- Avoids spikes in testing team size (and consequently the development team’s effort in supporting the testing), by optimizing the testing effort spent across Integration Test & UAT, especially for big releases.
- For organizations that run multiple releases in parallel, CAT helps in optimizing the testing effort (and the development team’s effort in supporting the testing) across the releases.
Important Points to consider when using CAT
Depending on the type of projects, it is recommended to agree on a ceiling of test cases identified for CAT phase (E.g., 10-20% of UAT test cases). This avoids business to get carried away and push large number of requirements to CAT, which will lead to bad quality software.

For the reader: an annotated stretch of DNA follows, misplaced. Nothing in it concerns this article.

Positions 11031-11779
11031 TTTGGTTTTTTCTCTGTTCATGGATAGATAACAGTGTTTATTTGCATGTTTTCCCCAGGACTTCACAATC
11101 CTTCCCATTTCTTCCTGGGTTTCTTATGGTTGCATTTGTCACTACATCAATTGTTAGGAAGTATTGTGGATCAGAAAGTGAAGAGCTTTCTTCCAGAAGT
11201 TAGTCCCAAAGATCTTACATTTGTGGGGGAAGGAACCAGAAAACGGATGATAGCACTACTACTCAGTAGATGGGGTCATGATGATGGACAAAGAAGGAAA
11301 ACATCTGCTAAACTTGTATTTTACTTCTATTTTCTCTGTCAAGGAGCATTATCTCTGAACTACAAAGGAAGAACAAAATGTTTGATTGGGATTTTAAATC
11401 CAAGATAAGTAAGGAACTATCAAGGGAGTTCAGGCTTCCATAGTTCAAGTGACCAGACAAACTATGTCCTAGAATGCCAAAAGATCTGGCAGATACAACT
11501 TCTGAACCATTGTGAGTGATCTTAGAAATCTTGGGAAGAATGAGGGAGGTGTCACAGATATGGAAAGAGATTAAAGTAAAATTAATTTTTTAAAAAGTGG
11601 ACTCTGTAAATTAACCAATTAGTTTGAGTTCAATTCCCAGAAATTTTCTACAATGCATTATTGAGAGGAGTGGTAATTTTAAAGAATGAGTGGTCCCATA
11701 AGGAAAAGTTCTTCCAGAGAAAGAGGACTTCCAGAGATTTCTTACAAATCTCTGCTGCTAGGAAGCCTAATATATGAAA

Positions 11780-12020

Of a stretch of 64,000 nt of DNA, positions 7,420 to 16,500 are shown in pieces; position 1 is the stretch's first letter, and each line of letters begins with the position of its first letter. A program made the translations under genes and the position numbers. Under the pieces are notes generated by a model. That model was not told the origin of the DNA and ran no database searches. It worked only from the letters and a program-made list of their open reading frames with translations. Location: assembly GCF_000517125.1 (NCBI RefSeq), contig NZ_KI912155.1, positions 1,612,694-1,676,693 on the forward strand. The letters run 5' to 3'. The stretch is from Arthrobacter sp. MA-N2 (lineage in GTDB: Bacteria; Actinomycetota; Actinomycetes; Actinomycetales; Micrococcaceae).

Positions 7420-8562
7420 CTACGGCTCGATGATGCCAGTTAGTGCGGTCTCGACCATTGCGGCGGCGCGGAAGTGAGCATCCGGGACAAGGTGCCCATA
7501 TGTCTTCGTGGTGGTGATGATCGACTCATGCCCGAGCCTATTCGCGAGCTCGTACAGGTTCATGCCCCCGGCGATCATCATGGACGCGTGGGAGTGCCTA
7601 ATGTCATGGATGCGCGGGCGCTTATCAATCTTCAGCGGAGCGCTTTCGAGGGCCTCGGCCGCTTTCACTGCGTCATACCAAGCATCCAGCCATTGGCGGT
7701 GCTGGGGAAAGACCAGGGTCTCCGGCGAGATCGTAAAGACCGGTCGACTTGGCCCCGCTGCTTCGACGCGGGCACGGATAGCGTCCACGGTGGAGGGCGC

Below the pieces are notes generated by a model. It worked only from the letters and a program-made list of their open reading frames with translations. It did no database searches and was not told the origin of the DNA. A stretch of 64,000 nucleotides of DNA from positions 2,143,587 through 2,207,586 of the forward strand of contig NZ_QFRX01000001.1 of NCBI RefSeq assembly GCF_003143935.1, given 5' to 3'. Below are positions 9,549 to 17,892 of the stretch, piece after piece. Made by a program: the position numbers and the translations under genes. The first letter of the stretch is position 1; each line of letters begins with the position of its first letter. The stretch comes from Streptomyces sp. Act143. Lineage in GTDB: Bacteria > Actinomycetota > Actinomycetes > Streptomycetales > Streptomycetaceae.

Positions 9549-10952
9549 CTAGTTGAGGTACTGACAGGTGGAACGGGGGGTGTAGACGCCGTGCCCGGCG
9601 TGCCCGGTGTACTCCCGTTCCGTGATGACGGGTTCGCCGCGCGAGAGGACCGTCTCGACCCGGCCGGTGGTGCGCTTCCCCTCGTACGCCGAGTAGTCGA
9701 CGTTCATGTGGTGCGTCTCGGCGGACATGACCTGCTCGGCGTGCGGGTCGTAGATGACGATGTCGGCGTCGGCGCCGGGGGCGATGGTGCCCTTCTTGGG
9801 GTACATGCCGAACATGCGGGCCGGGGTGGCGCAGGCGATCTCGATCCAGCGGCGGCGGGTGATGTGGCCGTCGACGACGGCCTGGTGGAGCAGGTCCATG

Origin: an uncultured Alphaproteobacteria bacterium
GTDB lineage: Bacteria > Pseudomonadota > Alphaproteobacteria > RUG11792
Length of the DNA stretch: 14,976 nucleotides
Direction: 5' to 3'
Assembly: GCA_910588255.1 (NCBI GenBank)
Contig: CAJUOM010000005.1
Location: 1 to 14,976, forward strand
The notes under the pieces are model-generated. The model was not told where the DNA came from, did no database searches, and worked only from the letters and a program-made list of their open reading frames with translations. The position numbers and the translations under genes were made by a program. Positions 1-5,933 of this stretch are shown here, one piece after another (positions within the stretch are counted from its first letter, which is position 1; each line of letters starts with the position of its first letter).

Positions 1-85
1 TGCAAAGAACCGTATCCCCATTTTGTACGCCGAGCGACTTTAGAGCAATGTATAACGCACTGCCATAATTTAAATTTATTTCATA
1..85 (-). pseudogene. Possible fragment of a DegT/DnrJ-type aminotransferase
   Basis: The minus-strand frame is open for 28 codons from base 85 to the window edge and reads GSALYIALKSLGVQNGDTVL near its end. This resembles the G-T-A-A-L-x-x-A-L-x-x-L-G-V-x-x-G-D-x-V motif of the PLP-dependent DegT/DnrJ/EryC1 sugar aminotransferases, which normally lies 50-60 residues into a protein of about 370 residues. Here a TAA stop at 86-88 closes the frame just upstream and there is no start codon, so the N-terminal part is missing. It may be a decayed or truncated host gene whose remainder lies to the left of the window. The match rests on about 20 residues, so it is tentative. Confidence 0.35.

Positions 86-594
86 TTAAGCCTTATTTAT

Establish an entry criterion for allowing only low risk requirements to CAT. Any requirement that has bigger number of functional test cases are recommended to go through the usual testing cycle (not CAT). Similarly, define a deadline for new requirements to be accepted into CAT phase, and publish it in advance to the stakeholders for each release.
Setup CAT phase in systems (like JIRA) that is used to create & track defects, test cases. This will help measuring the effectiveness of testing.
Combined Acceptance Testing is not a replacement to SIT & UAT phase, however it is an alternative to the usual testing approach that suits some circumstances. Implementing the CAT testing approach in large transformation projects helps handle late entrant high priority requirements. It also gives a cushion to the testing teams to accept sudden spike of testing requirements in a large release, without having to ramp-up the team size for that release.
In order to realize the benefits of CAT, it is important that organizations define clear criteria for what requirements are suitable for CAT, how much of testing can be covered in CAT instead of the usual SIT+UAT and enforce these regulations religiously.